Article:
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Tampa Bay Times nets Pulitzer for editorials urging return to fluoridation

April 17, 2013

Huntsville, Ala.—U.S. Surgeon General Regina Benjamin, M.D., April 22 officially endorsed community water fluoridation as “one of the most effective choices communities can make to prevent health problems while actually improving the oral health of their citizens.”

Dr. Benjamin made her endorsement via a letter read at the opening ceremony at the National Oral Health Conference in Huntsville.

“Fluoridation's effectiveness in preventing tooth decay is not limited to children, but extends throughout life, resulting in fewer and less severe cavities,” Dr. Benjamin wrote. “In fact, each generation born since the implementation of water fluoridation has enjoyed better dental health than the generation that preceded it.”

Every surgeon general for the past 50 years has endorsed community water fluoridation of community water supplies as a safe and effective weapon in the war against tooth decay.

The American Dental Association has supported fluoridation since 1950.

“The ADA's policies regarding community water fluoridation are based on the best available science showing that fluoridation is a safe, effective way to prevent dental decay,” said ADA President Robert A Faiella. “The ADA, along with state and local dental societies, continues to work with federal, state and local agencies to increase the number of communities benefiting from this very effective public health measure. We applaud Dr. Benjamin for making this public endorsement of fluoridation.”

to the National Oral Health Conference is available on

New York—Confirming the adage that “the pen is mightier than the sword,” the editorials of two staffers at the Tampa Bay Times that helped educate voters in a fight to restore community water fluoridation to Pinellas County, Fla., have netted a Pulitzer Prize.

Editor of editorials Tim Nickens and columnist Daniel Ruth were honored April 15 for a series of 10 editorials over a nearly 14-month period that decried the Pinellas County Commission's decision to stop fluoridating its water.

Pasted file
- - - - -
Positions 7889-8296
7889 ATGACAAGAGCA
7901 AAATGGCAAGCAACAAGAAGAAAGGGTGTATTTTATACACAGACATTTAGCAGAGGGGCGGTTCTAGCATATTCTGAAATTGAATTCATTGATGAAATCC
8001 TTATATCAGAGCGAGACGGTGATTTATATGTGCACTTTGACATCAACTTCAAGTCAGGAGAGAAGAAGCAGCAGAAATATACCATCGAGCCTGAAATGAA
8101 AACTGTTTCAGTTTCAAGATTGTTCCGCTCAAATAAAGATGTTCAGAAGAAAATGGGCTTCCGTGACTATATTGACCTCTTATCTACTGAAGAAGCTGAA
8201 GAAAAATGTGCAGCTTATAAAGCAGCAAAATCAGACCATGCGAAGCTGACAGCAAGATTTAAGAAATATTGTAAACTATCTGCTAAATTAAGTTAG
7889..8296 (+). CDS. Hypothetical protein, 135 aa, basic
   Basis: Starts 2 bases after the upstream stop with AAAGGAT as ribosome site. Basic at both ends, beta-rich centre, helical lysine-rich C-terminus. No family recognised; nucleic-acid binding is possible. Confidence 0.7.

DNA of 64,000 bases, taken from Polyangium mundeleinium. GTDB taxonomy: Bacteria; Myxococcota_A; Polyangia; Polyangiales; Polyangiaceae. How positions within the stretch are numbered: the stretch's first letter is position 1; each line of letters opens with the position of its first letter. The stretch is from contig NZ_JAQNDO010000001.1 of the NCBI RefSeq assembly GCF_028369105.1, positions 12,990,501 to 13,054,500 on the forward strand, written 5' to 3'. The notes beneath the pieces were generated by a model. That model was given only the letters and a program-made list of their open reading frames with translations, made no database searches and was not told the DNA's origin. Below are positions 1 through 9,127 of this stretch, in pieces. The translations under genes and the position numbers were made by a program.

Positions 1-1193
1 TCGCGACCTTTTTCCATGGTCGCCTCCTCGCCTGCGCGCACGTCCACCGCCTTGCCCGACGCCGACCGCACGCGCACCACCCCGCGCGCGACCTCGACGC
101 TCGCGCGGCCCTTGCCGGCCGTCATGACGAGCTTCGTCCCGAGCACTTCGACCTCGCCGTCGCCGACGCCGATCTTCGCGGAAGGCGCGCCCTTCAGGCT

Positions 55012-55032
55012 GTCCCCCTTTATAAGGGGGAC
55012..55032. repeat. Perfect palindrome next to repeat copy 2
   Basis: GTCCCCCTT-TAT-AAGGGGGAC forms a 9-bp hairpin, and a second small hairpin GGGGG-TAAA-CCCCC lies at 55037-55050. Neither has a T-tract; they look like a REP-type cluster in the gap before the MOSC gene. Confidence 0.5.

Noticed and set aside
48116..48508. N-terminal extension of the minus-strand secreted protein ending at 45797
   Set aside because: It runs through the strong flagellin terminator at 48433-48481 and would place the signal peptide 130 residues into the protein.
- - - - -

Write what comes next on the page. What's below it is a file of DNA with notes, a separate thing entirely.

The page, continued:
The series delved into the campaign of misinformation that antifluoride activists and county commissioners used as the basis of the Oct. 4, 2011, decision to halt fluoridation to some 700,000 residents. It educated readers with the facts and scientific evidence of the safety and efficacy of fluoridation. It examined the effects that discontinuing fluoridation had on the county, including health and financial consequences the decision had on local families as well as on the health department. It also advocated for voters to support county commissioner candidates in favor of fluoridation rather than two incumbents who were instrumental in the decision to stop fluoridating.

“With original reporting and persuasive arguments, Tim Nickens and Dan Ruth educated readers and delivered a clarion call for action on behalf of those who need fluoridated water the most: the poor families and the children of Pinellas County,” said Tampa Bay Times Editor Neil Brown in his letter of nomination. “These editorials produced profound results. In a rare occurrence, voters in November ousted two incumbent commissioners who had voted to stop adding fluoride in the water and replaced them with two candidates who pledged to add it back. In their first meetings after the election, the new commissioners fulfilled their pledge. Another incumbent who was not on the ballot also switched his vote and supported fluoride. A County Commission that had voted 4-3 a year ago to stop adding fluoride voted 6-1 to resume adding it to the drinking water in March 2013.

“Without the Tampa Bay Times editorial board, hundreds of thousands of Pinellas residents still would be deprived of the most effective method of preventing tooth decay,” Mr. Brown said. “The best editorials educate, call for action and achieve results. These editorials achieved all of those goals.”

Mr. Brown's letter and links to the editorials can be found on the Tampa Bay Times website.

According to the Pulitzer website Mr. Nickens and Mr. Ruth were honored “For distinguished editorial writing, the test of excellence being clearness of style, moral purpose, sound reasoning, and power to influence public opinion in what the writer conceives to be the right direction, using any available journalistic tool.”

The announcement noted that the duo will receive a certificate and $10,000 cash award “for their diligent campaign that helped reverse a decision to end fluoridation of the water supply for the 700,000 residents of the newspaper's home county.”

Past ADA News stories also chronicled the actions in Pinellas County: “Two Florida cities take two different fluoridation paths,” Nov. 7, 2011 ADA News, and “After one year, the tide turns on fluoridation,” Dec. 10, 2012 ADA News.